Plans have been drawn up to demolish a garden centre and replace it with a new housing estate made up of 16 homes.

Kent Property Investments Ltd have submitted an application to Rochford District Council to demolish Fairway Garden Centre, in Hullbridge Road, Rayleigh.

If approved, the demolition would make way for the homes - which will range from two-bedroom to four-bedroom detached houses.

The estate will be accessed via a new roadway from Hullbridge Road and each home will be given its own private parking space, as well as a back garden or yard.

Developers have said the design and layout of the estate provides a character that is sensitive to the surrounding area, which includes green belt land.

The design and access statement states: “The site layout incorporates an area of public open space which together with the low density housing will create a green, open space.

“Where possible, the parking spaces will be discretely positioned to reduce the visual impact and retain a more open and rural character.”

The developers believe that the reduced size of the housing estate when compared to the garden centre will enhance the area.

But the application has reignited concerns that there will not be enough infrastructure to support the additional homes due to other major housing developments in the area.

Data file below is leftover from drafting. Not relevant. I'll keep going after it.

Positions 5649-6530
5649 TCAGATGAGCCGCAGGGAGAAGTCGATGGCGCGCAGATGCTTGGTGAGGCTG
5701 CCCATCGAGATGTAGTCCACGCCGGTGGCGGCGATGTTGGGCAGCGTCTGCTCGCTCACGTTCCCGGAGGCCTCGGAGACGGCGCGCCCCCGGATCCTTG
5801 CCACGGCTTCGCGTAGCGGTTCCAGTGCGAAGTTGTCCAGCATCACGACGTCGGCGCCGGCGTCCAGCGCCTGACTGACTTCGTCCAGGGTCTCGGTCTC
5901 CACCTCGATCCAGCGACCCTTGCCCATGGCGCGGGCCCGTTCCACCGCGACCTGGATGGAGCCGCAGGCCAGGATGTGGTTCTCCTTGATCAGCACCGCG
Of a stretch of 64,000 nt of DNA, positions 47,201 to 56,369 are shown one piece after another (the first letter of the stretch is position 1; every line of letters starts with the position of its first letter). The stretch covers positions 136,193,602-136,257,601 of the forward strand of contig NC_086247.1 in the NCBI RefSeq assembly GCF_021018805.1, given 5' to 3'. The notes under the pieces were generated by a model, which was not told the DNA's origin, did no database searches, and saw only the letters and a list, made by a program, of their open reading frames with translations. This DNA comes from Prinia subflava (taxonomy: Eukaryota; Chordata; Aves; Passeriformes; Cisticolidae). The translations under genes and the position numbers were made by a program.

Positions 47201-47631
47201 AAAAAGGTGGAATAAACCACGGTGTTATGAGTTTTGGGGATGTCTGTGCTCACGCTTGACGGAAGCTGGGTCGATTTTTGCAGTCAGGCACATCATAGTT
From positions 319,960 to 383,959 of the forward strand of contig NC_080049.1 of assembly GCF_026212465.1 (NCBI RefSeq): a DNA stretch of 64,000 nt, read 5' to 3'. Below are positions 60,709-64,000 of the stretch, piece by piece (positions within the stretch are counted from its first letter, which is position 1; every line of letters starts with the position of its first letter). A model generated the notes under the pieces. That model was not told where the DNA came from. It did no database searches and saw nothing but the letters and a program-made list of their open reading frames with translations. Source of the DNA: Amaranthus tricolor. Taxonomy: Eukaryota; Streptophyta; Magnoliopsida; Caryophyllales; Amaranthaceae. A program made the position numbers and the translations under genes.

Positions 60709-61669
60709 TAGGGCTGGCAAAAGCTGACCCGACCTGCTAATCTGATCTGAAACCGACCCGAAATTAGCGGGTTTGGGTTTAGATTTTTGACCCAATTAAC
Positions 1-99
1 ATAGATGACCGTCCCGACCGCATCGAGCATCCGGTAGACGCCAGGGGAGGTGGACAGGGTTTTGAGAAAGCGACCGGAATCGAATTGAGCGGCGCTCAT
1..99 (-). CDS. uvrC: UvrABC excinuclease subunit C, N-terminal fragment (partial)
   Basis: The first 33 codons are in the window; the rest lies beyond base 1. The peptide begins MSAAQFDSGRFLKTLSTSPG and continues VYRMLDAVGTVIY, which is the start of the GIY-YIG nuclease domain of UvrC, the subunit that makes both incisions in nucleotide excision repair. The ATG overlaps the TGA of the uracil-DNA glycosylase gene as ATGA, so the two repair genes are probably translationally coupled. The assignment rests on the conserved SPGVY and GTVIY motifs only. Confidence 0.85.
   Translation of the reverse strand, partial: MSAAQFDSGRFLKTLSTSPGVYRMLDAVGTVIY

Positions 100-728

Chairman of the Rayleigh Action Group, Richard Lambourne, said: “It’s great to see a small application like this.

“These are the type that the council should have been approving in the past instead of the ones for hundreds of houses.

“The council should have allowed for the natural growth of the town through small applications here and there to allow for the development of the infrastructure to go along with it.”

Mr Lambourne fears more houses will put pressure on an already-struggling infrastructure system.

Back in 2015, the council approved plans for 500 homes to be built on green belt land south of Rawreth Lane, which is near to this proposed development.

The project will provide a new primary school, GP surgery and outdoor sports facility, as well as retail units - but Mr Lambourne fears it will not be enough to mitigate the added strain.

He added: “Obviously we need new houses built but we also need better infrastructure in the area first.

“The proposed site is near Rawreth Lane and Watery Lane which are gridlocked every single day.

“If I was looking to buy a house in the area, I would not buy one there simply because of the traffic.”

The plans are currently subject to a period of public consultation which will end on Tuesday, June 13.

They will then go before the council’s development committee and a decision is due by August.